Computer Village Relocation Gets Stakeholders’ Support

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Nosa Alekhuogie

The long-term plan to relocate the Computer Village market at Ikeja, Lagos, to the Katangowa area of Agbado Oke-Odo Local Council Development Area, a suburb of Lagos, has received a major boost following a successful stakeholders’ meeting where issues affecting the take-off of the project were resolved.

The relocation plan had since been designed to address the challenges of market congestion faced by the market, believed to be the largest concentration of computer devices and accessories, including mobile phones and accessories.

The meeting attended by heads of plazas, officials of trade associations and representatives of the ethnic groups at the market, was able to resolve the internal wrangling that had essentially slowed down the movement to the new site since 2016 when the agreement was signed between the Lagos State government and Bridgeways, the market developer.

Apart from endorsing the project, the stakeholders also appointed Mr. Ademola Olaifa as interim chairman and Osy Ijeomah, a legal practitioner as secretary of the committee, which was setup at the venue to act as bridge between Bridgeways Global Projects Limited, and the village community.

Olaifa who is also the Public Relations Officer of Computer and Allied Products Dealers Association of Nigeria (CAPDAN), the elected body that manages the market activities, expressed delight to be involved in the new arrangement, describing the project as “a viable one, a life-saving project that everybody that is alive want to identify with. It is a thing we have been struggling for over the years. We are grateful to God Almighty for sparing our lives to witness the taking off of the project.”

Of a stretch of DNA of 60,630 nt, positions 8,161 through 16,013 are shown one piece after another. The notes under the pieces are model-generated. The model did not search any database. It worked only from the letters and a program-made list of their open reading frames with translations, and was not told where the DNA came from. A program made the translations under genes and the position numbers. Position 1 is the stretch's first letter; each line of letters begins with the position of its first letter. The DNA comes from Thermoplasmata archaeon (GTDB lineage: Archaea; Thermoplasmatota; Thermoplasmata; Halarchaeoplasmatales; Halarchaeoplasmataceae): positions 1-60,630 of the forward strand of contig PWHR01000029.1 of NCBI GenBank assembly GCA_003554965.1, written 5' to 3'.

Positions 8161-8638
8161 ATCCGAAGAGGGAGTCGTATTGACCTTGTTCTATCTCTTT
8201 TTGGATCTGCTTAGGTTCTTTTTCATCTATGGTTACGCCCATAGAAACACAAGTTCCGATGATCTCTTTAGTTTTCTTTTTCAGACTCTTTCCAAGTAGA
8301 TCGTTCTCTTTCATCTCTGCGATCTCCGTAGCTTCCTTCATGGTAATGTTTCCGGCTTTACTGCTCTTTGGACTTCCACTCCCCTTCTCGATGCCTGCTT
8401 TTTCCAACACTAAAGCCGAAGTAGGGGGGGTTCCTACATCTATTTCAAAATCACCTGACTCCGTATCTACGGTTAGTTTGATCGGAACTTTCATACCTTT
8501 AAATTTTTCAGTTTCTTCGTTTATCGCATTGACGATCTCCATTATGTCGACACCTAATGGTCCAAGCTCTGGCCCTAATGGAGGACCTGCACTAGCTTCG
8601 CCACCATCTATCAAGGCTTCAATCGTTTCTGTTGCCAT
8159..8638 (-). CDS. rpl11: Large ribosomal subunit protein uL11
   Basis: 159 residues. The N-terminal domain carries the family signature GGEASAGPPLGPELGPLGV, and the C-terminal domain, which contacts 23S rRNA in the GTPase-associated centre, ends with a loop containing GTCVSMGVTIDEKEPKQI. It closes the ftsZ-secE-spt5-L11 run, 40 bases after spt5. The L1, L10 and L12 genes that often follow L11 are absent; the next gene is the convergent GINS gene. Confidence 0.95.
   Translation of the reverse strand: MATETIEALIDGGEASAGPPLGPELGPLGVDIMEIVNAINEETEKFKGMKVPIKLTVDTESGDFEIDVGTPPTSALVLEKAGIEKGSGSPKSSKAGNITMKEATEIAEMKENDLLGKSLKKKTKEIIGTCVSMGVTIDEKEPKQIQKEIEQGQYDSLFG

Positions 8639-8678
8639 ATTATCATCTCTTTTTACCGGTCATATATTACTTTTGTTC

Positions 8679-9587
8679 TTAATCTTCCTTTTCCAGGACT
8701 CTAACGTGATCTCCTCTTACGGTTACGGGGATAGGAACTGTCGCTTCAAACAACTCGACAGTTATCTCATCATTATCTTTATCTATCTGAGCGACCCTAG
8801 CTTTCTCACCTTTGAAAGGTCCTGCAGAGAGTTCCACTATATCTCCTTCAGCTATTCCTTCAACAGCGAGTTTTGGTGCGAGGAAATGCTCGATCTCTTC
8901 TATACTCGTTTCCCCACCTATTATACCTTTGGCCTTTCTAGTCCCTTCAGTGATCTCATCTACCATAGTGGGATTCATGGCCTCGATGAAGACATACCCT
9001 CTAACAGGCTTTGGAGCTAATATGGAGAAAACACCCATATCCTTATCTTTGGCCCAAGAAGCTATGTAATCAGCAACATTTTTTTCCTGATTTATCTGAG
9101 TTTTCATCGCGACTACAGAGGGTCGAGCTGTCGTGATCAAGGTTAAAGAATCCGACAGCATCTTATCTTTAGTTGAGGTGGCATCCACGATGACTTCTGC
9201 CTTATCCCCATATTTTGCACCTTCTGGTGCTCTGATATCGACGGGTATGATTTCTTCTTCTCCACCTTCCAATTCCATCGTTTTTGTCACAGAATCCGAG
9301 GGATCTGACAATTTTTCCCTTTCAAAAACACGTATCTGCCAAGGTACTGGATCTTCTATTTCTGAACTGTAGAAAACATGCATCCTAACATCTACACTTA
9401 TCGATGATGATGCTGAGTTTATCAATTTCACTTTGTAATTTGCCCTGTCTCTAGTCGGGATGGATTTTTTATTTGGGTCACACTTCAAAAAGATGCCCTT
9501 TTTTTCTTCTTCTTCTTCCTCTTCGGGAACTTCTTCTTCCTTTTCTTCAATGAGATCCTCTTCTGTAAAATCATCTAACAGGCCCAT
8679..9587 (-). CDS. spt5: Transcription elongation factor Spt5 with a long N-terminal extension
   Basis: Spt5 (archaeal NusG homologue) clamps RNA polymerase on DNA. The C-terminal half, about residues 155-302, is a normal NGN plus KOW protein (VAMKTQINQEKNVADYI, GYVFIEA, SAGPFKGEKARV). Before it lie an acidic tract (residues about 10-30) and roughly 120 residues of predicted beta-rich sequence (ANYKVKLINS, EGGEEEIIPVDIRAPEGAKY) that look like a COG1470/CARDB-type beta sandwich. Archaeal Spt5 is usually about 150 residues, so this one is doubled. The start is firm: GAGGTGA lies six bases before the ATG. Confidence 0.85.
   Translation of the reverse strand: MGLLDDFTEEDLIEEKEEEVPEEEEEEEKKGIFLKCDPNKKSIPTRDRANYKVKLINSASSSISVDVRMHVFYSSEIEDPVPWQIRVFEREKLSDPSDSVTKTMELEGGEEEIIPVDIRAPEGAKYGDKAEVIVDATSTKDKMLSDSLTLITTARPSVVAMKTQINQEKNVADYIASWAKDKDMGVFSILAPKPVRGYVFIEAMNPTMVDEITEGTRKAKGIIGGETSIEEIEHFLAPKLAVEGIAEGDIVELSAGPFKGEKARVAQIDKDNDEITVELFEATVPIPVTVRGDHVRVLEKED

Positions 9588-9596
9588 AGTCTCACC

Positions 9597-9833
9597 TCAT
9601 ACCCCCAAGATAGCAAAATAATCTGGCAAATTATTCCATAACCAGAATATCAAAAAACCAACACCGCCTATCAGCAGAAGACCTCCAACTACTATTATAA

He added that the project is a laudable one that would benefit the Computer Village, Lagos State, Nigeria as a whole, and Africa generally.

The CEO of Bridgeways, Mr. Jimmy Onyemenam, said the whole essence of the meeting was to establish an all- inclusive vehicle that would serve as coordinator through which the developer could interface with the residents of the market.

According to him, “At the moment the project is at the verge of flagging off, with the state government commencing a lot of expansion work, by clearing of the site and to hand over the site to us.

“We expect that to commence anytime from now. On Monday, we had a meeting with the squatters on the site and they are on standby to move. Fortunately, the state government is putting a human face to all of these and efforts are being made to make their relocation as painless as possible for all there is going to be a lot of movement but not as gruesome as experiences of the past.”

Onyemenam gave a simplified account of the project, its scope, and size and the facilities that would be provided at the computer village.